Of course in the land of lending there are no guarantees.  We at Brady-Built Sunrooms cannot promise that you will necessarily have success or good handling by any of these third parties.  However, it is important that you are aware that home improvement projects can come to life under a wider variety of circumstances than you might have thought. We wish you all the best in the pursuit of your remodeling dreams.

Avoid Contractor Financing

First of all, if it is even being offered, we would generally warn against getting financing from your contractor.  Some contractors even unwittingly negotiate shady deals from sub-prime lenders that are loaded with hidden costs and fees.  It is usually in your best interest to negotiate the project price with your contractor and then get financing on your own.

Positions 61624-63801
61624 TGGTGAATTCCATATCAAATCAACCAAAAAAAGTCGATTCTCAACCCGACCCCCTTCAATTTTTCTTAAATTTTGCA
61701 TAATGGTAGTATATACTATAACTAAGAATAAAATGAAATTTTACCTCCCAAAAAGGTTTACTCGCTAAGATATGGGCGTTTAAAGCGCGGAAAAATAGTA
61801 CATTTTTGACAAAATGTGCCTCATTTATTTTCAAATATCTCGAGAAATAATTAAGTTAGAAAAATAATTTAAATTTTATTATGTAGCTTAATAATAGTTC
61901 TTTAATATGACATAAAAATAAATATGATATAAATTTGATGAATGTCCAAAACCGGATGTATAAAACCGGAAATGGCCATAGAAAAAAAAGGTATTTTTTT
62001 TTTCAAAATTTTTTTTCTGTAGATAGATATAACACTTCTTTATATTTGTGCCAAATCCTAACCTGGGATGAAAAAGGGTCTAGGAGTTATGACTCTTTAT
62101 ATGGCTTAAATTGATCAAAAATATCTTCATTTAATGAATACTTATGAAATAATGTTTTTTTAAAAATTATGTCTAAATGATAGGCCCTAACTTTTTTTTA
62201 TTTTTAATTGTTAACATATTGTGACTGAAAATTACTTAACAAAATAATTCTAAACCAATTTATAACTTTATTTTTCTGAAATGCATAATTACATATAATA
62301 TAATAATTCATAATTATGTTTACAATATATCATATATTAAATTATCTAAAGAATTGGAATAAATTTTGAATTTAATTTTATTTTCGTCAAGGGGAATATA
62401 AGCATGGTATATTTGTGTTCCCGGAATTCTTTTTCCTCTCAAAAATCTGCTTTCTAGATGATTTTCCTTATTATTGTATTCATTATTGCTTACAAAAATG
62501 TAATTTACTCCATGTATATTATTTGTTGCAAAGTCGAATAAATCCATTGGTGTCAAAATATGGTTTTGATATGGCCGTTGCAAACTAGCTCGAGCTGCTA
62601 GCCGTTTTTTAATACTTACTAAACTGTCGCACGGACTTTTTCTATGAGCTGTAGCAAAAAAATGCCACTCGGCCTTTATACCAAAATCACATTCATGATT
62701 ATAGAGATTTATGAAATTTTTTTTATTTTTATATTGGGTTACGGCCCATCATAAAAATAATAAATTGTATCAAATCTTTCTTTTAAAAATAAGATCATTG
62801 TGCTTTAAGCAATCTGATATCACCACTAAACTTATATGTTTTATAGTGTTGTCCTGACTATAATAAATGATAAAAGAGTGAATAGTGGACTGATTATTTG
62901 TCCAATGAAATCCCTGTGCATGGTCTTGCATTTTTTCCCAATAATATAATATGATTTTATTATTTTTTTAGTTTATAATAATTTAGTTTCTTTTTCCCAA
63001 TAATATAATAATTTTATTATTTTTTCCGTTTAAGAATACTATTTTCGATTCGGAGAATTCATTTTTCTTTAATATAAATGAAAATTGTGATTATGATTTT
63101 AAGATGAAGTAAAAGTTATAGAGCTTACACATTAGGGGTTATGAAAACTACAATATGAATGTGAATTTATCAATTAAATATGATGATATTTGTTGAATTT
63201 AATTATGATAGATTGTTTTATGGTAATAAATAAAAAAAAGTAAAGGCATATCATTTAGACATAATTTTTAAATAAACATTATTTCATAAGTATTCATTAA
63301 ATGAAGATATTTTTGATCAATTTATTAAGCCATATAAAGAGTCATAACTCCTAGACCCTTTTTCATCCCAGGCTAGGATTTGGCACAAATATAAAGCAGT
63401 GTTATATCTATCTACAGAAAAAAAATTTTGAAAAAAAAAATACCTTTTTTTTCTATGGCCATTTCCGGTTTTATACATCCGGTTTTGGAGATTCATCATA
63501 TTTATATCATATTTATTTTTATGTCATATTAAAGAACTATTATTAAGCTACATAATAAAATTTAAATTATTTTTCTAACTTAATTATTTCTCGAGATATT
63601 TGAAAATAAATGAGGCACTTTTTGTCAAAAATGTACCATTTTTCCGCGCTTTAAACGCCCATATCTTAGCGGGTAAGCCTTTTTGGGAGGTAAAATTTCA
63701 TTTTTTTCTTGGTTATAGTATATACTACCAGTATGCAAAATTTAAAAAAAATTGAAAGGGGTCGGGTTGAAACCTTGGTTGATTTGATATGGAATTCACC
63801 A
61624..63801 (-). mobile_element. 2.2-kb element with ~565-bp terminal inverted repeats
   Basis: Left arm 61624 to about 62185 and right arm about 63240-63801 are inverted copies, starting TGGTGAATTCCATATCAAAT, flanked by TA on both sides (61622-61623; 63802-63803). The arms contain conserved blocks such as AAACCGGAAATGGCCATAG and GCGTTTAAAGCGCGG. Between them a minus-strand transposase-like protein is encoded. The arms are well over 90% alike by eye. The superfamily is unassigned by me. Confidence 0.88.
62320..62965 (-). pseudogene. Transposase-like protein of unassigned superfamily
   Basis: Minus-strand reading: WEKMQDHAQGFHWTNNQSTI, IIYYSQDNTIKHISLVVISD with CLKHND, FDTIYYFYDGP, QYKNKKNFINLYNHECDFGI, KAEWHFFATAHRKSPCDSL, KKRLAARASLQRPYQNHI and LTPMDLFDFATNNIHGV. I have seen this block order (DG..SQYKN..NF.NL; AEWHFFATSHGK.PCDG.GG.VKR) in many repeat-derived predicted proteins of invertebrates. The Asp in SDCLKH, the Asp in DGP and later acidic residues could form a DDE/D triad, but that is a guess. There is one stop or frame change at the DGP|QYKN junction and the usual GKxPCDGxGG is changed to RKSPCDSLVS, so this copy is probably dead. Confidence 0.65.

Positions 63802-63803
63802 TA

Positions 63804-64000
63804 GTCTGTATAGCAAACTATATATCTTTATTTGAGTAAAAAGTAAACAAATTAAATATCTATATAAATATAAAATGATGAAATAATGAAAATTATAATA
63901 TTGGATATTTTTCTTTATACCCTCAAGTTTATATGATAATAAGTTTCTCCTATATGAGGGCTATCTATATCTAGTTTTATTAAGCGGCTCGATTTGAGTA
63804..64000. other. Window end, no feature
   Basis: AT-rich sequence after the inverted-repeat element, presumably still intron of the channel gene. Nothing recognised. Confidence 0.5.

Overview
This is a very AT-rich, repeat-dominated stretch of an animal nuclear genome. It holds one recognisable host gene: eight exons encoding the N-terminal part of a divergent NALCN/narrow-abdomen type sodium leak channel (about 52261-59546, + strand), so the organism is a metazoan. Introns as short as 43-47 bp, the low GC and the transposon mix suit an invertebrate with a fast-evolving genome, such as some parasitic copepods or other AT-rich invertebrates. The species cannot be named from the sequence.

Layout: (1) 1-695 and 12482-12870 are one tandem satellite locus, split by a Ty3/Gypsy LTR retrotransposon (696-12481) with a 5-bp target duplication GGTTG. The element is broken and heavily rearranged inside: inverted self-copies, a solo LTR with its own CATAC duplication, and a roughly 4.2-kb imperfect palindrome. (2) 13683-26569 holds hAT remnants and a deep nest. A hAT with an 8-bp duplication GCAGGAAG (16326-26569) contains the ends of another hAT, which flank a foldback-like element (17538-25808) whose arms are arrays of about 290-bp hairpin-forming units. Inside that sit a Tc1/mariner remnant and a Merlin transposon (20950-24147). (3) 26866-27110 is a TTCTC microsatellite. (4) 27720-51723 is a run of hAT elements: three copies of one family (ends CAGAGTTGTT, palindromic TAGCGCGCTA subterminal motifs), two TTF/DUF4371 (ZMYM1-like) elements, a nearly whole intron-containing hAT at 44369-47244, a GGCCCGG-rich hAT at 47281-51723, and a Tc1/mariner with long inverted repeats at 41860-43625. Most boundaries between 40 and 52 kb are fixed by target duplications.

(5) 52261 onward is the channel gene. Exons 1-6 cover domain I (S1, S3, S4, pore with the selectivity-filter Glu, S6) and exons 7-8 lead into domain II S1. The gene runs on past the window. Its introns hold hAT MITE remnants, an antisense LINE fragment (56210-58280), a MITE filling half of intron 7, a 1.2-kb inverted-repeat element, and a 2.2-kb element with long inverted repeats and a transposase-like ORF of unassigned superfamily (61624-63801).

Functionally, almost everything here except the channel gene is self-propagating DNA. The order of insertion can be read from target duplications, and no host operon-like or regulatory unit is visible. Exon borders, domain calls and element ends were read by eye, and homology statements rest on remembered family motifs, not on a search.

Credit Card Payment

Then, unless you have nearly enough cash on hand to complete your project we would certainly not recommend paying with a credit card, since anything more than a few thousand dollars is rarely worth the high interest rates those companies charge. Although you will not pay any loan fees or closing costs on credit card transactions, you should use this option only if you can pay off the balance in under a year.

Refinancing Original Mortgage

Alternatively, you may decide to refinance your original mortgage for a larger amount while interest rates are low and home prices are rising.  You will simply get the difference back in cash and, as with a home equity loan, you will pay closing costs and fees.

Home Equity Line of Credit aka HELOC